But what about more major health issues?

What about different physical limitations? Maybe fused legs, or missing an arm, or anything that is physically restrictive, but the babies brain will still work just fine? What about more extreme examples? Dealing with all those issues can add a great deal of stress to the already stressful job of raising a child. Since our ability to detect these problems will most likely increase as time goes on, it would be best to simply conclude that, in broad terms, what the limitations on abortion should be.

First, a normal abortion, done simply to get rid of an unwanted baby, should be restricted to...12 weeks, generally. That is 3 months, more than enough time to make the decision. If you are having sex, its your responsibility to make sure you are not pregnant, to take a pregnancy test when needed, and to keep an eye out for any physical changes that might suggest pregnancy. Second, as for mental disabilities, unless its something very rare and serious (in which case an exception MIGHT be made), an abortion after 12 weeks should be outlawed. I don’t care if the mother and possible father don’t want anything but a “perfect” healthy child, you get what you get, deal with it, because that baby, even if it is mentally challenged, can have a great life, as far as its concerned. Third, as for major physical limitations, look at Stephen Hawking. Sure he was not born like that, but it shows that no matter how limited the body is, the mind can still kick ass. Fourth, as far as the health of the mother goes, like I said earlier, if she has a moderate to high risk of death, then by all means, abort the baby, even if its very late into its pregnancy. If the mother is definitely going to have major damage that will severally reduce her quality of life, then aborting the baby, even later in the pregnancy, should still be allowed. If she is going to suffer moderate damage, that will only somewhat affect her day to day life, then...yes, you have a right to abort the baby. Anything below that, you keep the damn kid. If the baby has a high risk of death, and you know this before it gets born, then you have a right to abort it, and save the mother all the pain of giving birth to it. That covers a lot, probably most of what you will find as far as the reasons for abortions go, but there are always weird, unknowable circumstances, as well as already documented ones I did not cover. But based on this template, I think you could figure out where to go from here. Like I said, one of the messiest, gray areas issues we face today.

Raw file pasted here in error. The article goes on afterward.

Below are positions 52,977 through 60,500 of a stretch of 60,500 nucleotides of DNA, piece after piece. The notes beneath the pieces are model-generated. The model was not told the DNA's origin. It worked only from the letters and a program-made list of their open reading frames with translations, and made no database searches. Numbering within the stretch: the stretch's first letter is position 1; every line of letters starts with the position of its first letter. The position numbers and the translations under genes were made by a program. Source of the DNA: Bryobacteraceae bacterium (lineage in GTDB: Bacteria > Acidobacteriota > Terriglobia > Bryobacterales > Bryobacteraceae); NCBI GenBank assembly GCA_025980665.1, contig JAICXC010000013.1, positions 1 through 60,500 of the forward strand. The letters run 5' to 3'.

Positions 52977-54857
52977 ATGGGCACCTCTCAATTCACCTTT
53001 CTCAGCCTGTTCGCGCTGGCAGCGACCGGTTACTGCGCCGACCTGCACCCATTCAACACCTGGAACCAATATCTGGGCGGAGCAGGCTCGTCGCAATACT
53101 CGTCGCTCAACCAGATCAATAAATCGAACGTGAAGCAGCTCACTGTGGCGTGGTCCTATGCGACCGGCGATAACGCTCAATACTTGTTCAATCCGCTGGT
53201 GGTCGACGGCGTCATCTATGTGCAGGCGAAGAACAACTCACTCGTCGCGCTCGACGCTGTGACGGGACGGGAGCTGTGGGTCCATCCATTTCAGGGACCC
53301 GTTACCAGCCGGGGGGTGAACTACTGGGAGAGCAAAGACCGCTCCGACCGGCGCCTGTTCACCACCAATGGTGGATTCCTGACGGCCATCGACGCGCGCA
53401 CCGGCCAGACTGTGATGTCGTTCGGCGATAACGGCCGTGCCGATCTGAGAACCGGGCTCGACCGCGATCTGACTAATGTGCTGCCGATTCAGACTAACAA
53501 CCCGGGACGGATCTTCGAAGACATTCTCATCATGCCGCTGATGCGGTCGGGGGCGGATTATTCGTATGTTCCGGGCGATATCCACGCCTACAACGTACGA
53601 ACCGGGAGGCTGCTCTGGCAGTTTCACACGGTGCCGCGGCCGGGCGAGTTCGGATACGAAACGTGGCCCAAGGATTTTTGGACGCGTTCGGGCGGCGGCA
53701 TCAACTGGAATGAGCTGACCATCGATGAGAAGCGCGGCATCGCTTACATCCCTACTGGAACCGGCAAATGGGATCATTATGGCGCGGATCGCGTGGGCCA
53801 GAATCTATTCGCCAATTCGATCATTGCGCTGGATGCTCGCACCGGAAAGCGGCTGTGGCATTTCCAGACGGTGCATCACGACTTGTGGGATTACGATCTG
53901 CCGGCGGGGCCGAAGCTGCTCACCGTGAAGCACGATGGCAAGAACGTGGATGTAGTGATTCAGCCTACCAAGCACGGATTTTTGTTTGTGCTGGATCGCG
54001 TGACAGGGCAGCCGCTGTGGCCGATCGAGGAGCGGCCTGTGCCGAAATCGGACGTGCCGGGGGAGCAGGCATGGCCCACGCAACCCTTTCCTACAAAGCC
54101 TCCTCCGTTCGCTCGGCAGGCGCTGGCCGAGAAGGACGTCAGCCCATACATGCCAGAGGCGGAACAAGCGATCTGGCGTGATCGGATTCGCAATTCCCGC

1 Vorvick, Linda, and Susan Storck. United States. National Library of Medicine. Fetal Development. Washington D.C.: National Library of Medicine, 2011. Web. <http://www.nlm.nih.gov/medlineplus/ency/article/002398.htm>.

2 Edemariam, Alda. "Against all odds." Guardian. 20 2 2007: n. page. Web. 15 Apr. 2012. <http://www.guardian.co.uk/society/2007/feb/21/health.lifeandhealth>.